‘The Gan­net goes to the cage and does all this process in one han­dling of the fish, in­stead of three, so it is good for fish wel­fare, he said. ‘The big­gest disease risk in the in­dus­try is in the trans­port of live fish and we have solved that.’

What’s more, the han­dling of the fish is dif­fer­ent from a well boat, where farm­ers are ac­cus­tomed to load­ing fish on board as fast as pos­si­ble.

‘With the Nor­we­gian Gan­net, we har­vest as the fish come into the boat and the fish should be stressed as lit­tle as pos­si­ble, so the way they are crowded is very im­por­tant,’ said Ar­ne­sen.

‘We go to the farm a day or two be­fore the Gan­net ar­rives to talk to the farmer and ex­plain the pro­ce­dure. We teach them what will hap­pen and we’ve seen im­prov­ing re­sults from this on the qual­ity.’

He said the ves­sel is still in its start-up phase and will be fur­ther op­ti­mised, but al­ready, Nofima, the Nor­we­gian re­search or­gan­i­sa­tion, which is doc­u­ment­ing its re­sults, has found the Gan­net is a boost for an­i­mal wel­fare.

The boat can go from one cage to the next and then, once full, will de­liver to Den­mark, at a com­pet­i­tive cost, said Ar­ne­sen – ‘the more fish we get, the cheaper we can do it’.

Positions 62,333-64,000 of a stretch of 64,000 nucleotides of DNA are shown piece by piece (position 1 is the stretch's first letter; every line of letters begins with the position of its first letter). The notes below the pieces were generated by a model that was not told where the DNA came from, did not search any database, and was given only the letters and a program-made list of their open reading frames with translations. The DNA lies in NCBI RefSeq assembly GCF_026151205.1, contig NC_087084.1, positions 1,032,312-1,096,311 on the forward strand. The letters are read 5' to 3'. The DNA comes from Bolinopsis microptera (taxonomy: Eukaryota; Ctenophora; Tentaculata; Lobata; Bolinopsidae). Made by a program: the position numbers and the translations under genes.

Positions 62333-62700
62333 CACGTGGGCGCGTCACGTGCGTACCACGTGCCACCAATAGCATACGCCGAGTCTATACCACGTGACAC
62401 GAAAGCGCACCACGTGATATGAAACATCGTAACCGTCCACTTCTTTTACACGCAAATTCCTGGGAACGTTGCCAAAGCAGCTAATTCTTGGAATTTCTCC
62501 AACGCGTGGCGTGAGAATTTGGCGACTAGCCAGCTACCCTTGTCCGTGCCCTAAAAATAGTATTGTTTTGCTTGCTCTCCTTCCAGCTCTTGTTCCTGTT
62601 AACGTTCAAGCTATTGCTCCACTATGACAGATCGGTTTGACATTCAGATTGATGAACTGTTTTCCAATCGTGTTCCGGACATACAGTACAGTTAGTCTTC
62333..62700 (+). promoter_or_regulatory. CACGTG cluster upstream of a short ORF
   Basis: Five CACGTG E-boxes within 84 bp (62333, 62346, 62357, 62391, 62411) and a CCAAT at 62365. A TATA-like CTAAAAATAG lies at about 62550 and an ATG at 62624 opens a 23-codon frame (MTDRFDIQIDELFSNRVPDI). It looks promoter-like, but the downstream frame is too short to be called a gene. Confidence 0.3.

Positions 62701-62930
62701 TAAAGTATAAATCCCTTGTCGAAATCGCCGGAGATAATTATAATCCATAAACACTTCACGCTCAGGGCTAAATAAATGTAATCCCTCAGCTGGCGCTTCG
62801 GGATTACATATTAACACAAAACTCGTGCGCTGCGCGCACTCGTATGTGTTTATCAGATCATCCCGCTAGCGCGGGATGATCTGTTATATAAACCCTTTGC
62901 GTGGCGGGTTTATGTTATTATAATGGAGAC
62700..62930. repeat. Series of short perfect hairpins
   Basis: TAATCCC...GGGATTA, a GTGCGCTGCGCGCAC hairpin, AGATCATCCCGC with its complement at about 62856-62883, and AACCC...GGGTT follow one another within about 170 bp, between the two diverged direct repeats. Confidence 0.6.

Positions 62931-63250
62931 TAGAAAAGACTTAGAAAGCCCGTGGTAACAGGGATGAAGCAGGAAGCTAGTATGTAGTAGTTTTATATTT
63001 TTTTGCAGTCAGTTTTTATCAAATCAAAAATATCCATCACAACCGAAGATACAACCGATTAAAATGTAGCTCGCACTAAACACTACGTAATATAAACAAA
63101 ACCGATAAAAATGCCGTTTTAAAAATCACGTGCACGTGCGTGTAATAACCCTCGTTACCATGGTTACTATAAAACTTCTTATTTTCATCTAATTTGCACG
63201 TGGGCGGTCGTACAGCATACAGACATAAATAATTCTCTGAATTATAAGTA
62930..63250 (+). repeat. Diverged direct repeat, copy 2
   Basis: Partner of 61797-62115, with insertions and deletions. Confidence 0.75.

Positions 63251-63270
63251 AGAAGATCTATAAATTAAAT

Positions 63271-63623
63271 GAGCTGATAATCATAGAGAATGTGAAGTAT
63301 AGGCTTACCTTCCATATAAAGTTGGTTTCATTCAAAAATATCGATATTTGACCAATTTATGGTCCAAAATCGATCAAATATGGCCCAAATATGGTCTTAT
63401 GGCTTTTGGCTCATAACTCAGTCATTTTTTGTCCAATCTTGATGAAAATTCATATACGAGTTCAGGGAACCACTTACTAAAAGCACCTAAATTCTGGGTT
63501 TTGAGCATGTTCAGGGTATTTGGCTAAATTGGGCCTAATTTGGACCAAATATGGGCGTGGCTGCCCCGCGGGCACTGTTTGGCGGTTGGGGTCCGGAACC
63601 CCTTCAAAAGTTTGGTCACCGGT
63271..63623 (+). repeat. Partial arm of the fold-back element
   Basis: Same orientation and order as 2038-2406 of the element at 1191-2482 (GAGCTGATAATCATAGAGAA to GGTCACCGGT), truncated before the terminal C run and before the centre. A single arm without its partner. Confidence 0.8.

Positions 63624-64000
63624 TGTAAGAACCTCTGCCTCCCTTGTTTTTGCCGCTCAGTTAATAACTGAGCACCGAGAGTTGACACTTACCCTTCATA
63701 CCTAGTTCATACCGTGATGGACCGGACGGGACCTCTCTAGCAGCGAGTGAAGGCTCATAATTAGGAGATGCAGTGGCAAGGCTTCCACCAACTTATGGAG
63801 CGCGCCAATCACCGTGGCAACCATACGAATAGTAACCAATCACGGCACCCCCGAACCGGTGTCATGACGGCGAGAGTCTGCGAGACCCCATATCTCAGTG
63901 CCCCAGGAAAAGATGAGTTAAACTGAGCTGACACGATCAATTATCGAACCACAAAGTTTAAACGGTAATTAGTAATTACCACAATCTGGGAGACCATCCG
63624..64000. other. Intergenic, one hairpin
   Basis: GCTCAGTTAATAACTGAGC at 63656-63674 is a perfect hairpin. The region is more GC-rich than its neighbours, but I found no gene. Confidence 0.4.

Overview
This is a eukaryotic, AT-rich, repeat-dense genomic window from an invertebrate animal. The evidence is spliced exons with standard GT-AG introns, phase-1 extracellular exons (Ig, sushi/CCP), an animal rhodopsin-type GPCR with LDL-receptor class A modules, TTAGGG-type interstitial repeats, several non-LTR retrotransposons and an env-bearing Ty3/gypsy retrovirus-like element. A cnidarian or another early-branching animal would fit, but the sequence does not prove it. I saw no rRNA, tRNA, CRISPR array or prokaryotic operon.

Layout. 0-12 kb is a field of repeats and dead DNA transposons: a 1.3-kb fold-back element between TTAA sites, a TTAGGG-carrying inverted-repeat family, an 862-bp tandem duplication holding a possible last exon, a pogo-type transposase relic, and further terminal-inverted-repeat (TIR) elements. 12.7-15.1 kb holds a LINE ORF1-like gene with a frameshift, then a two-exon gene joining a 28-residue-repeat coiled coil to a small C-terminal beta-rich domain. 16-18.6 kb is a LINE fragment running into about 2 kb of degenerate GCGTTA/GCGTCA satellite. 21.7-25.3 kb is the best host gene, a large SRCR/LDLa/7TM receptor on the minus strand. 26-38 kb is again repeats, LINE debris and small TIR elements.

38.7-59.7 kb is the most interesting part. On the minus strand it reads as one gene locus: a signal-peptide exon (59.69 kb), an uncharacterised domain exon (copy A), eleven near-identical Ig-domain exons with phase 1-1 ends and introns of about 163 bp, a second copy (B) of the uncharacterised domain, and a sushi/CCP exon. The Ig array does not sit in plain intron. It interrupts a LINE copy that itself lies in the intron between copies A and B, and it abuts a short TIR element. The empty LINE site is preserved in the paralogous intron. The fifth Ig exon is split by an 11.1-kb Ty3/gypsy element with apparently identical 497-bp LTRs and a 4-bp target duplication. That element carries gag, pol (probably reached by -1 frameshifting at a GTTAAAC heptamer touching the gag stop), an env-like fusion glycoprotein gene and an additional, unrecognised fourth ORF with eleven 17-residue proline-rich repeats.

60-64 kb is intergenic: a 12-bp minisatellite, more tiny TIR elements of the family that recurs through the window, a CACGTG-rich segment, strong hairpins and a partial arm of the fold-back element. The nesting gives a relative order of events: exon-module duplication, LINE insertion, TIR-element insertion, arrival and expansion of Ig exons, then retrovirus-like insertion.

But it is the Gan­net’s very ef­fi­ciency that has pro­voked a po­lit­i­cal back­lash. New fish­eries min­is­ter Har­ald T. Nesvik, at first ar­gu­ing that the ship would take pro­cess­ing jobs away from ru­ral com­mu­ni­ties, then used an out of date Nor­we­gian qual­ity reg­u­la­tion to halt its progress.

The rule, cre­ated in the 1980s, stip­u­lates that ‘pro­duc­tion’ fish (those with vis­i­ble de­fects) must be sorted and the faults cor­rected be­fore they are trans­ported out of Nor­way.

The think­ing at the time, sup­ported by farm­ers, was to pro­tect the rep­u­ta­tion of Nor­we­gian farmed salmon. How­ever, to­day the rule is seen as ob­so­lete but main­tained as an in­di­rect sub­sidy for Nor­we­gian land based pro­cess­ing.

Nesvik used the loop­hole to pre­vent the Nor­we­gian Gan­net ful­fill­ing its po­ten­tial, but fol­low­ing an out­cry in the in­dus­try, he is­sued a tem­po­rary ex­emp­tion for a year.

This al­lows grad­ing to be car­ried out in Den­mark, with pro­duc­tion fishtyp­i­cally, no more than five per cent of the catch- brought back to Nor­way for pro­cess­ing.

Ar­ne­sen said at the time, he was pleased that the min­is­ter of fish­eries ‘let rea­son pre­vail’, but he ad­mits now: ‘The Danes are laugh­ing, they think this is stupid.’